• The Great Dome of Building 10 will once again be lit at night, thanks to an anonymous donor's gift of a high-efficiency lighting scheme and a state grant for a new solar array.

    Photo / Cheryl Vossmer

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Solar power helps rekindle Great Dome lighting tradition


A new lighting scheme will turn the iconic Great Dome of Building 10 into a "nighttime beacon."

Using the same amount of electricity needed to run two hair dryers, a total of 12 new fixtures will illuminate the dome, the Roman numerals that spell out 1916 (the year the building opened) and the limestone façade of Building 10.

MIT President Susan Hockfield will flip the switch on the new lighting at a June 9 ceremony at 10:30 p.m. The event, which comes at the conclusion of a full day of Tech Day activities that will bring 3,300 alumni and alumnae to the campus, will take place in Killian Court. All members of the MIT community are invited to attend the lighting ceremony.

The new lighting system incorporates energy-saving light-emitting diode (LED) fixtures and is made possible through the generosity of an anonymous donor. The efficient new system will replace now-defunct fixtures and tree-mounted lights.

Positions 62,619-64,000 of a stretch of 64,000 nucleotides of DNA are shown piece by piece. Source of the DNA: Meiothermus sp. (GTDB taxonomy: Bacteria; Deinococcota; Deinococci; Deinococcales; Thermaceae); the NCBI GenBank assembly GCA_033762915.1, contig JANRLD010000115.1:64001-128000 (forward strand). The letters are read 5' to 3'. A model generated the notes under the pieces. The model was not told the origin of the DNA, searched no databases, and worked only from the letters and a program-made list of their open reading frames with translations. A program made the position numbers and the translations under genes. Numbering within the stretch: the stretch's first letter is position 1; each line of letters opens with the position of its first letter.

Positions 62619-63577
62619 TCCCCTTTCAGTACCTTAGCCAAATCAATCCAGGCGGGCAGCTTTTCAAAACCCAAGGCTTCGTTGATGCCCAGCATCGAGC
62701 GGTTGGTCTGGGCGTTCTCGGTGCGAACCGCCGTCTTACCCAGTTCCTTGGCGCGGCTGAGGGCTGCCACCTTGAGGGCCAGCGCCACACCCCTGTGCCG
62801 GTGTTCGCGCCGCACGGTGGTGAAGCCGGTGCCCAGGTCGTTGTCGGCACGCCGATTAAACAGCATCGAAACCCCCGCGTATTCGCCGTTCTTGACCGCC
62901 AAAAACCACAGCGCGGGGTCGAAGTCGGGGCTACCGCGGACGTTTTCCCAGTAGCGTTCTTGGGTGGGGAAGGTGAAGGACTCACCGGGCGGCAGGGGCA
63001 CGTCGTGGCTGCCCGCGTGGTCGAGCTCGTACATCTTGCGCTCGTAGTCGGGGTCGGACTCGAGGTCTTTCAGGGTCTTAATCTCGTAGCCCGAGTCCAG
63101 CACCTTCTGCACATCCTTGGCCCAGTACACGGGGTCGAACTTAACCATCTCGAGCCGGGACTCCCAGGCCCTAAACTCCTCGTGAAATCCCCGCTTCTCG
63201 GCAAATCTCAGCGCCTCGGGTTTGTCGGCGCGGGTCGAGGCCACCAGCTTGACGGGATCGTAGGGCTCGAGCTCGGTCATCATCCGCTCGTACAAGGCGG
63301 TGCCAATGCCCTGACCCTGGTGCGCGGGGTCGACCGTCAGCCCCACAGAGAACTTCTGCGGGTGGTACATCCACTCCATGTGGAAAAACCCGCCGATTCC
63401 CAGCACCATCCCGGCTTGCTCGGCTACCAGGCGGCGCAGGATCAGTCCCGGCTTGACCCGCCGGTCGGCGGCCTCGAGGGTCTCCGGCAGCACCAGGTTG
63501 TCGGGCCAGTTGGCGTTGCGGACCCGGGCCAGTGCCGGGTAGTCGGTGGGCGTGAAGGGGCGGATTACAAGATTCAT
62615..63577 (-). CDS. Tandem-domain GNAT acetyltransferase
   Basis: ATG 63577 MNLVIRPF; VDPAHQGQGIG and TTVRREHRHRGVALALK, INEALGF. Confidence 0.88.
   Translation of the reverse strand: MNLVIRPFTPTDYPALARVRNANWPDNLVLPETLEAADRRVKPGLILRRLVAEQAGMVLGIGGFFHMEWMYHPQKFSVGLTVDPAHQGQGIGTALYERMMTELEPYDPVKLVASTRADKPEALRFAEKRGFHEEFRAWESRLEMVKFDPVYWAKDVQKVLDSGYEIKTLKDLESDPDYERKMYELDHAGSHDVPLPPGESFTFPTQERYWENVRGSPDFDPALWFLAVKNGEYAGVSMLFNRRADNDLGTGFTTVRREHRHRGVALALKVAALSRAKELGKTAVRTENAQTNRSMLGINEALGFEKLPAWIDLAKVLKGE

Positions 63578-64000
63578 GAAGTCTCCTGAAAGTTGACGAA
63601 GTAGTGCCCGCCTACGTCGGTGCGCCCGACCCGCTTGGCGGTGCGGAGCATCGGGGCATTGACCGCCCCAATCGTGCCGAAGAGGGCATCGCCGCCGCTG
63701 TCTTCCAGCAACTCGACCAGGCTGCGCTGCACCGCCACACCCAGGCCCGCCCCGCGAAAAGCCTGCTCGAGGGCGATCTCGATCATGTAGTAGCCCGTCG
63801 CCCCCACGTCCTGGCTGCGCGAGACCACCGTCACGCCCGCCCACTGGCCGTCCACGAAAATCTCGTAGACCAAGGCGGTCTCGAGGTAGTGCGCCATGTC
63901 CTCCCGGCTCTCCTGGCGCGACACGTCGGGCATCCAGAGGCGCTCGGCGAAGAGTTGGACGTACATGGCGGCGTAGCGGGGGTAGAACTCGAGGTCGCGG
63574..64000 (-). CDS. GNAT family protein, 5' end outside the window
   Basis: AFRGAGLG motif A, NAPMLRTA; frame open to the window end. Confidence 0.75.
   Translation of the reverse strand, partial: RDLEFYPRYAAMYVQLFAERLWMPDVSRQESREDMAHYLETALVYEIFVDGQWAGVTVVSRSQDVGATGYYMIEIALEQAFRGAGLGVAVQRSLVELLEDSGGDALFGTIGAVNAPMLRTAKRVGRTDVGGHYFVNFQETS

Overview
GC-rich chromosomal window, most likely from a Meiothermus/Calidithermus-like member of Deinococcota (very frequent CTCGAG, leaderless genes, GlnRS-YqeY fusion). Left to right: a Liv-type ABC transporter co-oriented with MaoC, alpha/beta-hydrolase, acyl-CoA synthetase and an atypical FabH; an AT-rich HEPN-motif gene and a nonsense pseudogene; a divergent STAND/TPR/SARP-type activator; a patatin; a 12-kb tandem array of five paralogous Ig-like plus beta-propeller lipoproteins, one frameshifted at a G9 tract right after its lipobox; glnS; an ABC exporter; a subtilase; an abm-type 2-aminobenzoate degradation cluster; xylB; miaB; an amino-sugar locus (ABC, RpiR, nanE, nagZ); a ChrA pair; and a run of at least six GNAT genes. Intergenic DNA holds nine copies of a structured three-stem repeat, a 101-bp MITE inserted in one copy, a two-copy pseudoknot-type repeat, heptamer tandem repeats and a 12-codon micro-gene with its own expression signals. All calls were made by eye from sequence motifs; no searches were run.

The donor has also provided funding for a new 40-kilowatt photovoltaic array that will connect to MIT's electrical grid and provide 10 times more power than the dome lighting will use, according to the chief engineer on the project. The purchase of this solar panel array has also received support from a grant from the Massachusetts Technology Collaborative.

"Our stated goal for this project was to achieve an energy-neutral balance," said Ronald J. Adams, senior electrical engineer in the Department of Facilities. "Thanks to the donor and the grant, we have achieved that. In fact, we have far exceeded our goal."

A version of this article appeared in MIT Tech Talk on June 6, 2007 (download PDF).


Topics: Campus buildings and architecture

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